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Photo by Antoni Bofill
Le Nozze di Figaro
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Photo by Javier del Real
Il Burbero di Buon Cuore
Sometimes I am asked why I see the same opera or ballet over and over again, even just weeks apart, when I would never read a book six times in one year. The answer is that, leaving aside the glory of the music, each production has its own personality and each performer brings a different perspective to the role. And the great opera houses of the world all have their own character and pursue the same goals in very different ways. Which is why some of us are opera and ballet groupies every bit as intense as the followers of The Grateful Dead in their day.
Barcelona’s Gran Teatre de Liceu, one of the aforementioned great opera houses, has made a point of both digging up buried treasure and presenting often-played favourites in original ways. Sometimes, admittedly, the originality can overwhelm the opera. I struggled, some years ago, to concentrate on the music of Mozart’s Don Giovanni when confronted with Calixto Bieito’s version, in which Simon Keenlyside played the Don as a 20th-century drug-dealer. And I sometimes wonder whether it is possible to see a production at the Liceu that does not contain a nude.
The first four offerings of this season are very much in keeping with Liceu tradition. Donizetti’s little-known Linda di Chamounix, which runs until January 8th, should be a tuneful evening for even the occasional opera-goer. Written at about the same time as the more famous Lucia di Lammermoor, it also contains a mad scene (Donizetti must have found them stimulating), but manages to reach a happy ending instead of blood-covered tragedy. As it often does, the Liceu offers two casts, the A cast being more expensive and generally more famous. In this case, the leads are played by mega-stars Diana Damrau and Juan Diego Florez. But the attraction of the B cast, quite apart from its affordability, is that we sometimes get an early introduction to young singers who go on to become great.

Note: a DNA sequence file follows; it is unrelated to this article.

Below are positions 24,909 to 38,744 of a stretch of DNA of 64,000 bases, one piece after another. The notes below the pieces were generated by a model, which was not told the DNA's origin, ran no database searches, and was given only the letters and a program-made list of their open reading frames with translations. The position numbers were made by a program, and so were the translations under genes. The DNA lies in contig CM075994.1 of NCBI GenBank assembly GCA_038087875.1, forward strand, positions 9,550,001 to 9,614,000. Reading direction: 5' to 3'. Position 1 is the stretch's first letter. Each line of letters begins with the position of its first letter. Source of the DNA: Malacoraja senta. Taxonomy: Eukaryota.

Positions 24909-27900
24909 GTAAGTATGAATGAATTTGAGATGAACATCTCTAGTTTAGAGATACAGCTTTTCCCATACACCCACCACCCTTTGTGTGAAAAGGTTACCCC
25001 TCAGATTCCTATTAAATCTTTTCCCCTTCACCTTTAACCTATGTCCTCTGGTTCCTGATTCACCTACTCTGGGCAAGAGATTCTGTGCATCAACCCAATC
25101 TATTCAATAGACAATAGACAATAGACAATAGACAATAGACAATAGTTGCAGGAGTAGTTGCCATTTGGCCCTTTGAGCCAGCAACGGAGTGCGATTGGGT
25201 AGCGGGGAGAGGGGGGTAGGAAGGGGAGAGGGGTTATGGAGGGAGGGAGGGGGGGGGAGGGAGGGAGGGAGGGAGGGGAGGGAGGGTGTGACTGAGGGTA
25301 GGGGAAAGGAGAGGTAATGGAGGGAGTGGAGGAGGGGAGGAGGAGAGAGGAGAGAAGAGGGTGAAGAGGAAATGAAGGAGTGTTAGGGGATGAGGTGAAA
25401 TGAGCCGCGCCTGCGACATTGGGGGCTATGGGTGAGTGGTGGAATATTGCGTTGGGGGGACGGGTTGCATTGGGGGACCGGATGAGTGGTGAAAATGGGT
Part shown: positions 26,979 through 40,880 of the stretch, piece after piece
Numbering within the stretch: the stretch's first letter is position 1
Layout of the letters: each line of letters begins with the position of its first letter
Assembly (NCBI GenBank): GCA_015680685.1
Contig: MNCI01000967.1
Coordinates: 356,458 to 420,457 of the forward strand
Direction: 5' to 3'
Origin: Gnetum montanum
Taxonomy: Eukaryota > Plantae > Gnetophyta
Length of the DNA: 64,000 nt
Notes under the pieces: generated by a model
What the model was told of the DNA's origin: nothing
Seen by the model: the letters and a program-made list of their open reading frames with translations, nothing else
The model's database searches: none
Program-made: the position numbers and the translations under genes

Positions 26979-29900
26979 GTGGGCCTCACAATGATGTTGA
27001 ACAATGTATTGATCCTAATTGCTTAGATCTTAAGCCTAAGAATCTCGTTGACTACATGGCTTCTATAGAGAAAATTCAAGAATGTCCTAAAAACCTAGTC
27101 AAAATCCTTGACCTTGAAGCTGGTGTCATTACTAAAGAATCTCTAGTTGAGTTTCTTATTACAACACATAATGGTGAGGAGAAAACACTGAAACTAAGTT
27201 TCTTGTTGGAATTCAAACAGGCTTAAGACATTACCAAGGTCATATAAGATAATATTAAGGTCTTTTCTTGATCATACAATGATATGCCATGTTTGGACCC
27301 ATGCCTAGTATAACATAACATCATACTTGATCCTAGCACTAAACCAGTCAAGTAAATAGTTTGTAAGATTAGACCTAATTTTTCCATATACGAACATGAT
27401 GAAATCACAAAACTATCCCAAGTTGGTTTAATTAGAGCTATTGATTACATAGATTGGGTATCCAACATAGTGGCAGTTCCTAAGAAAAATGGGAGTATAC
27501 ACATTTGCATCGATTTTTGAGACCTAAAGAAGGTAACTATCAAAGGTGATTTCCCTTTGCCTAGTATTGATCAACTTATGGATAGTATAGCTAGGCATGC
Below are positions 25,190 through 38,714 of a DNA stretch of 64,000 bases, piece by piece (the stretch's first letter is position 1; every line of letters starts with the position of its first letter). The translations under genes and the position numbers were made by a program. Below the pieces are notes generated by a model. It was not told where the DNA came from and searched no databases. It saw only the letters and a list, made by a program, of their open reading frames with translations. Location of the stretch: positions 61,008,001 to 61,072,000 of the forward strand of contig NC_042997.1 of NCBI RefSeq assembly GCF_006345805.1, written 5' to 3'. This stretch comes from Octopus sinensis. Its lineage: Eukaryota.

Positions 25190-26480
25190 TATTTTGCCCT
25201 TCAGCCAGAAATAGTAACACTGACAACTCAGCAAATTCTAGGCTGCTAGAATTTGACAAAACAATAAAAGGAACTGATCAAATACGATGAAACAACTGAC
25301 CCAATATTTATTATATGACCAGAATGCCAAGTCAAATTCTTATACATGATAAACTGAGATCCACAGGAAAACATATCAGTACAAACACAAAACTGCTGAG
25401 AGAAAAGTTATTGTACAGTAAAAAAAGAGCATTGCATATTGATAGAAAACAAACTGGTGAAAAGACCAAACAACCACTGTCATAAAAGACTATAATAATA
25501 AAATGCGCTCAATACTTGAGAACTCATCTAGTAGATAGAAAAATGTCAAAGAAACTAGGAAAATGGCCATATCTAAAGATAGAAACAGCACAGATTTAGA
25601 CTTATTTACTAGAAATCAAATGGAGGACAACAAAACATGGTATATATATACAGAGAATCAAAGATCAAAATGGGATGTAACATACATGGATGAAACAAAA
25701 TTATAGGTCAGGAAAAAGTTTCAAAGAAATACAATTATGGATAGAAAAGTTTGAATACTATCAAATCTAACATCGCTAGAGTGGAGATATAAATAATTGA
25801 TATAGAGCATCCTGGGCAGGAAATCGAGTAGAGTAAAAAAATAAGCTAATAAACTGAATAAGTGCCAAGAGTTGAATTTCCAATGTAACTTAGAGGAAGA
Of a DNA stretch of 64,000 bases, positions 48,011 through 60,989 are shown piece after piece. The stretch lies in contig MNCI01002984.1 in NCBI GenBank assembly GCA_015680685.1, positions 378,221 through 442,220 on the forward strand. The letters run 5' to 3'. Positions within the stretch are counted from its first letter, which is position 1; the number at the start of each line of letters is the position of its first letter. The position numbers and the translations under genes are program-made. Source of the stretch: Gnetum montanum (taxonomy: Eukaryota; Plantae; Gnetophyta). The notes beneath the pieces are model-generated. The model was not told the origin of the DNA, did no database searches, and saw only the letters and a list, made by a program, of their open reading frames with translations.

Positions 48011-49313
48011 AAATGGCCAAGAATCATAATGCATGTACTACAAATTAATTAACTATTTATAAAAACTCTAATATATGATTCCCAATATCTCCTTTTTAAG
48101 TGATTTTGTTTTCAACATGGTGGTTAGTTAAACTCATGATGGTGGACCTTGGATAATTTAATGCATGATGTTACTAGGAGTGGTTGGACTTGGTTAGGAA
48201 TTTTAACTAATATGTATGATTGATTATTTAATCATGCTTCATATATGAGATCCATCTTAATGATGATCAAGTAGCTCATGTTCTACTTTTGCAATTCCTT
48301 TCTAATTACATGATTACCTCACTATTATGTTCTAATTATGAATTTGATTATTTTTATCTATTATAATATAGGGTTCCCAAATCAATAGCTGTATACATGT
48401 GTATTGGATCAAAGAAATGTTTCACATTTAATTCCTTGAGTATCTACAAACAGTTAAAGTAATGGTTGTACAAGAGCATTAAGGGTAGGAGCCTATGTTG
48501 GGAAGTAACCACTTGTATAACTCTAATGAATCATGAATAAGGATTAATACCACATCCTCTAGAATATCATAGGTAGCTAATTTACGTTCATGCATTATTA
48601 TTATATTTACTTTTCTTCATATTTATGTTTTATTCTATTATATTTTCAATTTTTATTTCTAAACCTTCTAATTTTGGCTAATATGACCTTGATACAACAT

The next two productions run in tandem until the first week of February: a buried treasure, Il Burbero di Buon Cuore (The Kindhearted Grump), by Vicente Martín y Soler, and a top favourite, Mozart’s Le Nozze di Figaro (The Marriage of Figaro). Mozart actually figures in both operas, because after the death of Soler, he added a couple of arias to Il Burbero. In both operas, the plots revolve around headspinning romantic complications; always a pleasure if you are not personally involved.
As a change of pace, the operas will be followed by a very short season of ballet (only four performances in February). Angel Corella, artistic director of the Corella Ballet Castilla y León, is bringing Swan Lake to the Liceu. One of the world’s greats, Corella is adored on at least two continents (he was a principal dancer with the American Ballet Theater until offered the opportunity to run his own company here). I can’t wait.
Linda di Chamounix, until January 8th
Il Burbero di Buen Cuore, January 27th to February 6th
Le Nozze di Figaro, January 28th to February 3rd
Swan Lake—Corella Ballet Castilla y León, February 9th to 12th